public class MyEnvPostProcessor implements EnvironmentPostProcessor {

    private DeferredLog log = new DeferredLog();

    @Override
    public void postProcessEnvironment(ConfigurableEnvironment env, SpringApplication app) {
        app.addInitializers(ctx -> log.replayTo(MyEnvPostProcessor.class));

        log.warn("In Env Post Processor");
    }
}

Log:

  .   ____          _            __ _ _
 /\\ / ___'_ __ _ _(_)_ __  __ _ \ \ \ \
( ( )\___ | '_ | '_| | '_ \/ _` | \ \ \ \
 \\/  ___)| |_)| | | | | || (_| |  ) ) ) )
  '  |____| .__|_| |_|_| |_\__, | / / / /
 =========|_|==============|___/=/_/_/_/
 :: Spring Boot ::        (v2.3.1.RELEASE)

2020-06-25 20:51:15.118  WARN 7297 --- [  restartedMain] c.e.testenvpostproc.MyEnvPostProcessor   : In Env Post Processor
1
  • This is a beautiful workaround, thank you :)
    – adarshr
    Sep 27, 2022 at 10:42
3

I found! invoke addInitializers when you execut postProcessEnvironment.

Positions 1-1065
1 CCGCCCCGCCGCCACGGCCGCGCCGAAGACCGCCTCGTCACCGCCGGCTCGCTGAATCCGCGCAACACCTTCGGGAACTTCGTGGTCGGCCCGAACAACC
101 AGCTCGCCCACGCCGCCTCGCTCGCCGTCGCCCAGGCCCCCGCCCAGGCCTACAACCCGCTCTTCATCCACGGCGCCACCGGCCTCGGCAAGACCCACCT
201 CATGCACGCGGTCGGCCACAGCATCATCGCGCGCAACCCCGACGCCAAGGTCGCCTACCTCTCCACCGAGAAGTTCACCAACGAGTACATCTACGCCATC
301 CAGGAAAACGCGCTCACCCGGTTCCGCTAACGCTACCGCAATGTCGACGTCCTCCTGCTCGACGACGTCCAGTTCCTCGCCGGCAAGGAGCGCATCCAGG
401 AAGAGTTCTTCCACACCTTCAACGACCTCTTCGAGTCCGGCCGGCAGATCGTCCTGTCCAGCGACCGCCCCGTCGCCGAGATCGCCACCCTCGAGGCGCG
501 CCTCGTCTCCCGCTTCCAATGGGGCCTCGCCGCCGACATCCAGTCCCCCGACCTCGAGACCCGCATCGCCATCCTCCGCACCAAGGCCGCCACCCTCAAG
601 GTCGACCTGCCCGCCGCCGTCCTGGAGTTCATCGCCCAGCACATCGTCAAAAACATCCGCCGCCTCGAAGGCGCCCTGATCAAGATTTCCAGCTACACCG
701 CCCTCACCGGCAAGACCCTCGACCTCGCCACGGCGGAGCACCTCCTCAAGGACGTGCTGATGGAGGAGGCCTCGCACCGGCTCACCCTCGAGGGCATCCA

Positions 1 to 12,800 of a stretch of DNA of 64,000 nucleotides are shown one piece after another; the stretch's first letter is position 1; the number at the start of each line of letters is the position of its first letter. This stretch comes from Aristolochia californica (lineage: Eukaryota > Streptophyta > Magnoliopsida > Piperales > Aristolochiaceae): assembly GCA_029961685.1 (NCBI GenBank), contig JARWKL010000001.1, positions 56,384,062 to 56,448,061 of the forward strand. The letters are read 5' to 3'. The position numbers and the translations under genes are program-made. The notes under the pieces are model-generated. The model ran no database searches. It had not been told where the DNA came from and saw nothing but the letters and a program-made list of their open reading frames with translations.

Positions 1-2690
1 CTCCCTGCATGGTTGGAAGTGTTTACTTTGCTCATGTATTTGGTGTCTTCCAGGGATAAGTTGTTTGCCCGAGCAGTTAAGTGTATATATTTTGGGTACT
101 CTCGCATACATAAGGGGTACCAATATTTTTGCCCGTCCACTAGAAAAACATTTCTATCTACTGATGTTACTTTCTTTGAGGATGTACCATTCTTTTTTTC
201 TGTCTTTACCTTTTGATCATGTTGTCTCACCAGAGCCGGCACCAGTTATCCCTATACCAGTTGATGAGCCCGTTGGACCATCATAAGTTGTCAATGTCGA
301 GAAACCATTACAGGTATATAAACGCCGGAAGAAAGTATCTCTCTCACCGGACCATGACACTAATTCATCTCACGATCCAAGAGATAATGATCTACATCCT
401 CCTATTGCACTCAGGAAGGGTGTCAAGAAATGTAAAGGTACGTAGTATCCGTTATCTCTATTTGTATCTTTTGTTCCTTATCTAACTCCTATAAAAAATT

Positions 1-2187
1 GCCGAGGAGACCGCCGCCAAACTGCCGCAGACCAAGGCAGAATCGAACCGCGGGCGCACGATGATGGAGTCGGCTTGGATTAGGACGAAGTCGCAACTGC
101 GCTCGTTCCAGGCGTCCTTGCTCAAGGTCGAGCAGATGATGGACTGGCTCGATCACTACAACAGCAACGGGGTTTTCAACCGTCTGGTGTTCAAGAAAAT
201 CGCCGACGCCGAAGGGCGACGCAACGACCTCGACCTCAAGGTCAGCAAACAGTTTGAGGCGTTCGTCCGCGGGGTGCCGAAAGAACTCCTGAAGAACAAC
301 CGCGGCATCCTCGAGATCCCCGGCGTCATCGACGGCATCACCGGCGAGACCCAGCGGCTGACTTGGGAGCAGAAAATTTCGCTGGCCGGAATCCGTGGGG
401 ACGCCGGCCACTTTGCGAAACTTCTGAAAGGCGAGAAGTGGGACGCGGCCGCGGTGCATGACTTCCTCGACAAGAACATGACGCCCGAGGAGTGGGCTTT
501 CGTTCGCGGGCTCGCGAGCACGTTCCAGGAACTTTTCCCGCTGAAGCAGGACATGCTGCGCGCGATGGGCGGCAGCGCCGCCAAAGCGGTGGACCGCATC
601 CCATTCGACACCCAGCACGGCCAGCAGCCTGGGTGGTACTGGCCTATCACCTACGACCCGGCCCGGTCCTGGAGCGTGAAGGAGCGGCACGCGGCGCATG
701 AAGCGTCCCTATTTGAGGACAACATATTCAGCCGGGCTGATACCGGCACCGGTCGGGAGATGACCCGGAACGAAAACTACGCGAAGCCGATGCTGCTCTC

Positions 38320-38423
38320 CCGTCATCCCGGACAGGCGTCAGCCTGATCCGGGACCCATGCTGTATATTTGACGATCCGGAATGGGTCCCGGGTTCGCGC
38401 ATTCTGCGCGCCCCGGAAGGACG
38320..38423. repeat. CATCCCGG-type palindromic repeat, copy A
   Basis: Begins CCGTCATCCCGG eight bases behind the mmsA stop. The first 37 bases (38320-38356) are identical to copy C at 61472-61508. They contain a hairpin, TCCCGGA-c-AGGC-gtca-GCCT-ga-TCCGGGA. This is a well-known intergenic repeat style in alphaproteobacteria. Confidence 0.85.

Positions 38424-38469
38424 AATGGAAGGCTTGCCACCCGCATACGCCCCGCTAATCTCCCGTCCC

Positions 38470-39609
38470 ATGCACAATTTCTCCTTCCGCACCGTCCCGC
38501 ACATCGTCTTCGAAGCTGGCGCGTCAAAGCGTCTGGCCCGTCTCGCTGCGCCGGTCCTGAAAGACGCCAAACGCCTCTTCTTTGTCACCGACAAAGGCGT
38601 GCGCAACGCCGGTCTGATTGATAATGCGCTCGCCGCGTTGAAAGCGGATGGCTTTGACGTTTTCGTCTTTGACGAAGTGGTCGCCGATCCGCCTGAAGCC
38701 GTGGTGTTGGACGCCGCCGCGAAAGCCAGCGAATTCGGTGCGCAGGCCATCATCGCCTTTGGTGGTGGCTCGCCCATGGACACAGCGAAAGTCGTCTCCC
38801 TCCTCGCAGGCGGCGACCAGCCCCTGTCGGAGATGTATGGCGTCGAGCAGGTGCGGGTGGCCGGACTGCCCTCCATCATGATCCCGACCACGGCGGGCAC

public class MyEnvironmentProcessor implements EnvironmentPostProcessor, Ordered {

    public static final int ORDER = Ordered.LOWEST_PRECEDENCE - 6;

    private DeferredLog logger = new DeferredLog();

    @Override
    public void postProcessEnvironment(ConfigurableEnvironment env, SpringApplication app) {
        app.addInitializers(new MyContextInitializer(this));
        logger.error("---------------MyEnvironmentProcessor---------------");
    }
    public DeferredLog getLogger() {
        return logger;
    }
}
public class MyContextInitializer implements ApplicationContextInitializer<ConfigurableApplicationContext> {